updated 08:50 pm EDT, Thu September 30, 2010
"Onerous terms" being resolved quietly?
Facebook CTO Bret Taylor told attendees at a dinner for New York media that he was "very confident" the two companies would reach a deal regarding Ping, iTunes' built-in social network focused on music, according to a report on Business Insider. Previous negotiations to bring Facebook users into the service collapsed after 18 months, forcing Apple to launch the service without Facebook integration.
After the launch of iTunes 10, Apple CEO Steve Jobs claimed the roadblock was "onerous terms" on the part of Facebook, which the company deflected, citing a requirement that Facebook Connect, which is normally open for free use by developers, requires an agreement when companies large enough to affect infrastructure use it. Apple's millions of iTunes users suddenly expanding the service would have caused such a hit to Facebook.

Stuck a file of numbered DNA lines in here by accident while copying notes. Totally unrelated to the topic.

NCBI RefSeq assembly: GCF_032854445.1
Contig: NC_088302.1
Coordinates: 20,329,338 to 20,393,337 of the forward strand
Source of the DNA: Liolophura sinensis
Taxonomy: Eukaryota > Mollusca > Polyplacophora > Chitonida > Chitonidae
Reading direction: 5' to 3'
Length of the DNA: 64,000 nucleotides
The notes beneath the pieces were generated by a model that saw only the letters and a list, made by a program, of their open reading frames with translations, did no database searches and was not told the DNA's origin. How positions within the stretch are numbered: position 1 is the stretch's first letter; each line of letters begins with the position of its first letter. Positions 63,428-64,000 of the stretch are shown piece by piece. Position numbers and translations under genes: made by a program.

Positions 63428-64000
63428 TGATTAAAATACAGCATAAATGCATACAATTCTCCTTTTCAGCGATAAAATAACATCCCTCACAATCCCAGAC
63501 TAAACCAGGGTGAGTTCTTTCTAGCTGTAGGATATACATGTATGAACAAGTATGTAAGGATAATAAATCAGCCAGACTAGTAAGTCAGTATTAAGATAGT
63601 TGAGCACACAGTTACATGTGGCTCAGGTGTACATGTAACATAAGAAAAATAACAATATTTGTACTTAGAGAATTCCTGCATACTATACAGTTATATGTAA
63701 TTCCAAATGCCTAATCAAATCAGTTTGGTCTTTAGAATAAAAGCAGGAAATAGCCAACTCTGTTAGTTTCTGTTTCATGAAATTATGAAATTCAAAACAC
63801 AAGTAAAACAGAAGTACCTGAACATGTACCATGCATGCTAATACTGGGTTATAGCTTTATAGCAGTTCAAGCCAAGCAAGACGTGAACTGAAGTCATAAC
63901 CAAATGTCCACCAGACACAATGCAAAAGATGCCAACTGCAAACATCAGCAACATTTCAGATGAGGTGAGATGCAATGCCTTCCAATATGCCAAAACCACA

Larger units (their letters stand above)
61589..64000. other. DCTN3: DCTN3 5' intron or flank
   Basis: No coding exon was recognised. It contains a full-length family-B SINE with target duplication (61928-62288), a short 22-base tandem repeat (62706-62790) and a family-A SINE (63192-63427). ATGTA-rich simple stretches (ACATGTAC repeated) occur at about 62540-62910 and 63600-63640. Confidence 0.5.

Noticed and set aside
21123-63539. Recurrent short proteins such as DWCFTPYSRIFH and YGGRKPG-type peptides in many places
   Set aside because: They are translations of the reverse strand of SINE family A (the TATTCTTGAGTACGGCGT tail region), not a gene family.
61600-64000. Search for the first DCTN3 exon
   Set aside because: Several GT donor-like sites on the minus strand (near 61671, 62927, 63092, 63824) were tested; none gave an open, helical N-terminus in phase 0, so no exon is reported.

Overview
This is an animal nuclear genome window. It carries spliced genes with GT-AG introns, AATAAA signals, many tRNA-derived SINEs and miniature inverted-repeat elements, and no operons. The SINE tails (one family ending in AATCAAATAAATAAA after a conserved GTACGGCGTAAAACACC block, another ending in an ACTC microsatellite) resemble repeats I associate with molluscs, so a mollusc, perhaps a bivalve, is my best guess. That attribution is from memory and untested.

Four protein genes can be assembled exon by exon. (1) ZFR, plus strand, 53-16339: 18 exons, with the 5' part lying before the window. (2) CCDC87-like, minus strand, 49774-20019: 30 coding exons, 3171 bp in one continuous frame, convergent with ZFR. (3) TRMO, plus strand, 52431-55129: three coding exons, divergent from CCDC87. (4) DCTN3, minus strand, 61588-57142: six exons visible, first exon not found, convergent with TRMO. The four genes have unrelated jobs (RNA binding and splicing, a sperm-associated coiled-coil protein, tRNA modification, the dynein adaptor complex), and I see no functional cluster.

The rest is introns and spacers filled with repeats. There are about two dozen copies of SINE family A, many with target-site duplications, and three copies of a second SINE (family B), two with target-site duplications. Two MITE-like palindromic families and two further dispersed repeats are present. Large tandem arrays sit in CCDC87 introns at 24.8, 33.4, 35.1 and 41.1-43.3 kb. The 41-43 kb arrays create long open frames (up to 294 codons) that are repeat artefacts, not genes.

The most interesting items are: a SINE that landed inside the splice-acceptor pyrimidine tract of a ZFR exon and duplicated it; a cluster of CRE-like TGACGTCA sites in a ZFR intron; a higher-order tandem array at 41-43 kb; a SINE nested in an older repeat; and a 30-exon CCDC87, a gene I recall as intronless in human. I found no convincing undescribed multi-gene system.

Ping launched very briefly with the connectivity intact, but after Facebook blocked requests, Apple stripped out all reference to it. Reports vary on which side was at fault, but the snafu did not stop Ping from signing up a million users within 48 hours, despite an initially thin set of features. It is hard to gauge how much more impact the Facebook integration would have had, but even Jobs continued to express interest in incorporating Facebook Connect in the future, suggesting it could be added to a future update.